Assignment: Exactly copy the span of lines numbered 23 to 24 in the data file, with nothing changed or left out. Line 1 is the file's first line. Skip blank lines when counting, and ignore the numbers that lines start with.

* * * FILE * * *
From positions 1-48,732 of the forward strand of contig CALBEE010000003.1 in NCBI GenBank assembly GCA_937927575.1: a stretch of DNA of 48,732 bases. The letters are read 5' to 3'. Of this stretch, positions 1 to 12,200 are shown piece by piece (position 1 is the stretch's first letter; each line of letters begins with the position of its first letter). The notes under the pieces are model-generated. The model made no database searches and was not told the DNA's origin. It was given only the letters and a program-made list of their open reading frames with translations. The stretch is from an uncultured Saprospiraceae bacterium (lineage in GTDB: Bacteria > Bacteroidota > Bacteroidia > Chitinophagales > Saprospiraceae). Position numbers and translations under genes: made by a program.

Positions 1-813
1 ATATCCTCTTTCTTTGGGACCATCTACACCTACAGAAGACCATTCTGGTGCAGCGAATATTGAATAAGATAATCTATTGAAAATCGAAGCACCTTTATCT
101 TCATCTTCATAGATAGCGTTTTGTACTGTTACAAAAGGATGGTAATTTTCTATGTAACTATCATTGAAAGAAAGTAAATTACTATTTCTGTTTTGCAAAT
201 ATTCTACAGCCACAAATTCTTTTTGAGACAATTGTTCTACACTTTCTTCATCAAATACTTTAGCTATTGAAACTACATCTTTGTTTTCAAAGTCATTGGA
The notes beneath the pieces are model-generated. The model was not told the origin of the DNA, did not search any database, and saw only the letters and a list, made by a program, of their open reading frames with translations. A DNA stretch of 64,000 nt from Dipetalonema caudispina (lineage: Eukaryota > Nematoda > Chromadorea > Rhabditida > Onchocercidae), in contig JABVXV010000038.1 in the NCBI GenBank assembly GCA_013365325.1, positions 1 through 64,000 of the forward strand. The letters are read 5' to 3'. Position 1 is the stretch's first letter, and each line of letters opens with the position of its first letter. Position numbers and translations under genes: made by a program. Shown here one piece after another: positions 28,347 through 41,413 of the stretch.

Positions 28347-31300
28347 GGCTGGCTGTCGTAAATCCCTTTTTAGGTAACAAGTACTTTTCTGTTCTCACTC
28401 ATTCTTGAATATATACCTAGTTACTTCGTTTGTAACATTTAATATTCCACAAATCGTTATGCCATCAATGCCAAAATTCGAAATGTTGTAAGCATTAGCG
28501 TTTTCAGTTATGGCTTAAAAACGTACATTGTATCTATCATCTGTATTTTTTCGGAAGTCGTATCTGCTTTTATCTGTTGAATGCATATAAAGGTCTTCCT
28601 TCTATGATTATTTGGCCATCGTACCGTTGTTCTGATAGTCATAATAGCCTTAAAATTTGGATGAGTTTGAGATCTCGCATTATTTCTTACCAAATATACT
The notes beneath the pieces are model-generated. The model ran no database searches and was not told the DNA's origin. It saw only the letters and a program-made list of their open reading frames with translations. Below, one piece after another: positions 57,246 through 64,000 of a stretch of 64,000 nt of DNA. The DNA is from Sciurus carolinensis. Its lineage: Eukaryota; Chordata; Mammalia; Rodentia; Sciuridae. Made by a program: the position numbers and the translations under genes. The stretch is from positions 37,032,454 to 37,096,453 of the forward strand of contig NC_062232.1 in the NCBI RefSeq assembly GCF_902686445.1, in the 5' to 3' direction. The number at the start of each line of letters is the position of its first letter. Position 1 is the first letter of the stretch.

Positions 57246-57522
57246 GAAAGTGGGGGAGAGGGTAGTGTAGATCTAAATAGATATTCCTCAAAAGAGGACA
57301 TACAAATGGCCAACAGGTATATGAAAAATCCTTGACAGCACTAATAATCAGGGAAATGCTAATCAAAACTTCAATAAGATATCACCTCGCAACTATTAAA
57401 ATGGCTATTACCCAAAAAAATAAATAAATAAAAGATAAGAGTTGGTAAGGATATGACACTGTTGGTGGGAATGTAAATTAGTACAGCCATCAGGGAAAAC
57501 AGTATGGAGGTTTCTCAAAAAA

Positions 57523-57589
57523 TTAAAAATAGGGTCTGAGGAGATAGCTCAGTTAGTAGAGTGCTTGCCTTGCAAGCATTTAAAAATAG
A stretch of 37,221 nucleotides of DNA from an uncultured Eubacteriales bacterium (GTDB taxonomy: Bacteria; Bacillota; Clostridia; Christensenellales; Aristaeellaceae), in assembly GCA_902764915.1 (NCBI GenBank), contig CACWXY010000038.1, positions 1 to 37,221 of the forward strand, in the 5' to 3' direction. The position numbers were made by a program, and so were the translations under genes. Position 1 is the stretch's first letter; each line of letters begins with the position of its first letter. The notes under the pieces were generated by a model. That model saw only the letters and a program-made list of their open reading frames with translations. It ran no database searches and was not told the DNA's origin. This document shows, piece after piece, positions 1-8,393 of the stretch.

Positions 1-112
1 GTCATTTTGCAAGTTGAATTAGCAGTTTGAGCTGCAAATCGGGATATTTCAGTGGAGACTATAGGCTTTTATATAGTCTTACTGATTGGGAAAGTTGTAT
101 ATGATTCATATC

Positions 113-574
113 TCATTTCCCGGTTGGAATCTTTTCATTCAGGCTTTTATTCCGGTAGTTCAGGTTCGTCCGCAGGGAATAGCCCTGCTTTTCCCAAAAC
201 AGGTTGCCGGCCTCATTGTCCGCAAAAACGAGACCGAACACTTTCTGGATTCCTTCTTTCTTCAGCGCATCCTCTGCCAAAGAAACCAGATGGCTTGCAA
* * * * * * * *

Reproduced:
101 ATGATTCATATC

Positions 113-574